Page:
# IS Functions

This section describes the nine worksheet functions used for testing the type of a value or reference.

Each of these functions, referred to collectively as the IS functions, checks the type of value and returns TRUE or FALSE depending on the outcome. For example, the ISBLANK function returns the logical value TRUE if value is a reference to an empty cell; otherwise it returns FALSE.

Syntax

ISBLANK(value)
ISERR(value)
ISERROR(value)
ISLOGICAL(value)
ISNA(value)
ISNONTEXT(value)
ISNUMBER(value)
ISREF(value)
ISTEXT(value)

Value     is the value you want tested. Value can be a blank (empty cell), error, logical, text, number, or reference value, or a name referring to any of these, that you want to test.

Function Returns TRUE if
ISBLANK Value refers to an empty cell.
ISERR Value refers to any error value except #N/A.
ISERROR Value refers to any error value (#N/A, #VALUE!, #REF!, #DIV/0!, #NUM!, #NAME?, or #NULL!).
ISLOGICAL Value refers to a logical value.
ISNA Value refers to the #N/A (value not available) error value.
ISNONTEXT Value refers to any item that is not text. (Note that this function returns TRUE if value refers to a blank cell.)
ISNUMBER Value refers to a number.
ISREF Value refers to a reference.
ISTEXT Value refers to text.

Remarks

• The value arguments of the IS functions are not converted. For example, in most other functions where a number is required, the text value "19" is converted to the number 19. However, in the formula ISNUMBER("19"), "19" is not converted from a text value, and the ISNUMBER function returns FALSE.
• The IS functions are useful in formulas for testing the outcome of a calculation. When combined with the IF function, they provide a method for locating errors in formulas (see the following examples).

Example 1

The example may be easier to understand if you copy it to a blank worksheet.

1. Create a blank workbook or worksheet.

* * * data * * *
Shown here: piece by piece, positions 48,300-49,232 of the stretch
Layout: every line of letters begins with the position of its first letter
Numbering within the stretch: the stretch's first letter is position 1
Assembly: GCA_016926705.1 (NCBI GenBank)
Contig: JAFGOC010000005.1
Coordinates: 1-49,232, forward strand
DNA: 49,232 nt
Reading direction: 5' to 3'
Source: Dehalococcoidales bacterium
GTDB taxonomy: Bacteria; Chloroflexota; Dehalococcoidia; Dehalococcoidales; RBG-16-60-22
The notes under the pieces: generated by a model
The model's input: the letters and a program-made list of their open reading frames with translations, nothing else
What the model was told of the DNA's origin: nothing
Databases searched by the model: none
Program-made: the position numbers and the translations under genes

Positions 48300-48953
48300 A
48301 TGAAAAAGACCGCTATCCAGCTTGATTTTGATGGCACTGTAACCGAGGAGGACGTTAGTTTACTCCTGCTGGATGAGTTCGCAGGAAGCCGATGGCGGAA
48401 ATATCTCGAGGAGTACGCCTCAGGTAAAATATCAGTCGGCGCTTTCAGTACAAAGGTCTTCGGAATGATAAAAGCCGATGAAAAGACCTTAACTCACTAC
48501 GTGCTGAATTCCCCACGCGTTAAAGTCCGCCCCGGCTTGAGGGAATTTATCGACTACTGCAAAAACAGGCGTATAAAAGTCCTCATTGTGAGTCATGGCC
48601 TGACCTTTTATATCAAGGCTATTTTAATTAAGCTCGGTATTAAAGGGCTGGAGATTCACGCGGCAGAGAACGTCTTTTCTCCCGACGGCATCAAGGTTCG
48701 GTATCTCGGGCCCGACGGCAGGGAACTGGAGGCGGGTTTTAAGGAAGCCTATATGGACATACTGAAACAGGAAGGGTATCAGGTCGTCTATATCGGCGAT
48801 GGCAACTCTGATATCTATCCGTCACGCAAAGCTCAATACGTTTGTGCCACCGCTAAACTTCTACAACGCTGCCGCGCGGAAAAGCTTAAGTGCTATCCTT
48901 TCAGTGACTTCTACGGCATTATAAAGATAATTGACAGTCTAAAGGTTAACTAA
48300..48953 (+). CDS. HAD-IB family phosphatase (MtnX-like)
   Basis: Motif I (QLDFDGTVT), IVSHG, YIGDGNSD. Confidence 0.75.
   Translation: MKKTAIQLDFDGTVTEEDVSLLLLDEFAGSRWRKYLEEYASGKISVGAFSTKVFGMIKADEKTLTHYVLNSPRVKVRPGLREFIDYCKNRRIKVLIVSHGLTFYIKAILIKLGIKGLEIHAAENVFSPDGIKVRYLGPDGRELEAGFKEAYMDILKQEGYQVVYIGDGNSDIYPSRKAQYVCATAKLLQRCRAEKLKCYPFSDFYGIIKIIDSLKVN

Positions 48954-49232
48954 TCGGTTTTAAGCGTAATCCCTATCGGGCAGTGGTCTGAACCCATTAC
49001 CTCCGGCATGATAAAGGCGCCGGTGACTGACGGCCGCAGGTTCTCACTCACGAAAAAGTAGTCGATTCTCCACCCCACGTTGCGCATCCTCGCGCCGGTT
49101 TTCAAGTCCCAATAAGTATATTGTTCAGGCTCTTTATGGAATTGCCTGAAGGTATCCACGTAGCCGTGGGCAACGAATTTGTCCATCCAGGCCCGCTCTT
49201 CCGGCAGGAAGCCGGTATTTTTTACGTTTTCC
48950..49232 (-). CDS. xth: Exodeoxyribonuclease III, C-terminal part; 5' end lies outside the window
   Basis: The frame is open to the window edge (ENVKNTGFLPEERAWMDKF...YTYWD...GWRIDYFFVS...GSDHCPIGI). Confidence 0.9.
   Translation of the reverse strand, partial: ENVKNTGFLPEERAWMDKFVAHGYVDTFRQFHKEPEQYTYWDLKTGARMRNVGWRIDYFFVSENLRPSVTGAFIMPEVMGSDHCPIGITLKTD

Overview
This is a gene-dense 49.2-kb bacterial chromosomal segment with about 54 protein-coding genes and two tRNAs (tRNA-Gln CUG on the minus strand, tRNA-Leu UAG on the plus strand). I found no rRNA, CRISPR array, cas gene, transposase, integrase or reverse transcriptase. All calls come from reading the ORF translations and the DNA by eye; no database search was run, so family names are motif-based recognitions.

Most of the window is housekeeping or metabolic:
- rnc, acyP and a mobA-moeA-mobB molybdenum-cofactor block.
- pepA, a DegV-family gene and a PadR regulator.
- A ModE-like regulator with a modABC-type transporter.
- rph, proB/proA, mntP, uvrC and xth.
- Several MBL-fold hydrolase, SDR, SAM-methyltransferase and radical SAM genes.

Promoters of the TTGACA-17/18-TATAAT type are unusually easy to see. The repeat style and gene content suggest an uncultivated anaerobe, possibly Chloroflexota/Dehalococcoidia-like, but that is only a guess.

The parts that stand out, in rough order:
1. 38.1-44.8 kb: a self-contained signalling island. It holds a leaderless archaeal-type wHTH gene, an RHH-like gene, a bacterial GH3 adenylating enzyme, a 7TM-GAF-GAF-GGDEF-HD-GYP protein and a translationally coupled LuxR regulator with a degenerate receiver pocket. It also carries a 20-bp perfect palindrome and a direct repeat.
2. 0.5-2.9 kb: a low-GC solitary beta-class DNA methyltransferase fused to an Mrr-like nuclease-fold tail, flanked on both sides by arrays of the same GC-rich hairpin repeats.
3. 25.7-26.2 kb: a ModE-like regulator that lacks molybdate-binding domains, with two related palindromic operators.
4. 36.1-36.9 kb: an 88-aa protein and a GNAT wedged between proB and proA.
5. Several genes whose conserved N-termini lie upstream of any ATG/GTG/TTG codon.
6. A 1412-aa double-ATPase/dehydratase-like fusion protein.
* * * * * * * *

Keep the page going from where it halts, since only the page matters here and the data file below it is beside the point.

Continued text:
2. Select the example in the Help topic.

Note   Do not select the row or column headers.

Selecting an example from Help
1. Press CTRL+C.
2. In the worksheet, select cell A1, and press CTRL+V.
3. To switch between viewing the results and viewing the formulas that return the results, press CTRL+` (grave accent), or on the Tools menu, point to Formula Auditing, and then click Formula Auditing Mode.
A B
Formula Description (Result)
=ISLOGICAL(TRUE) Checks whether TRUE is a logical value (TRUE)
=ISLOGICAL("TRUE") Checks whether "TRUE" is a logical value (FALSE)
=ISNUMBER(4) Checks whether 4 is a number (TRUE)

Example 2

The example may be easier to understand if you copy it to a blank worksheet.

1. Create a blank workbook or worksheet.
2. Select the example in the Help topic.

Note   Do not select the row or column headers.

Selecting an example from Help
1. Press CTRL+C.
2. In the worksheet, select cell A1, and press CTRL+V.
3. To switch between viewing the results and viewing the formulas that return the results, press CTRL+` (grave accent), or on the Tools menu, point to Formula Auditing, and then click Formula Auditing Mode.
A
Data
Gold
Region1
#REF!
330.92
#N/A
Formula Description (Result)
=ISBLANK(A2) Checks whether cell C2 is blank (FALSE)
=ISERROR(A4) Checks whether #REF! is an error (TRUE)
=ISNA(A4) Checks whether #REF! is the #N/A error (FALSE)
=ISNA(A6) Checks whether #N/A is the #N/A error (TRUE)
=ISERR(A6) Checks whether #N/A is an error (FALSE)
=ISNUMBER(A5) Checks whether 330.92 is a number (TRUE)
=ISTEXT(A3) Checks whether Region1 is text (TRUE)

Applies to:
Excel 2003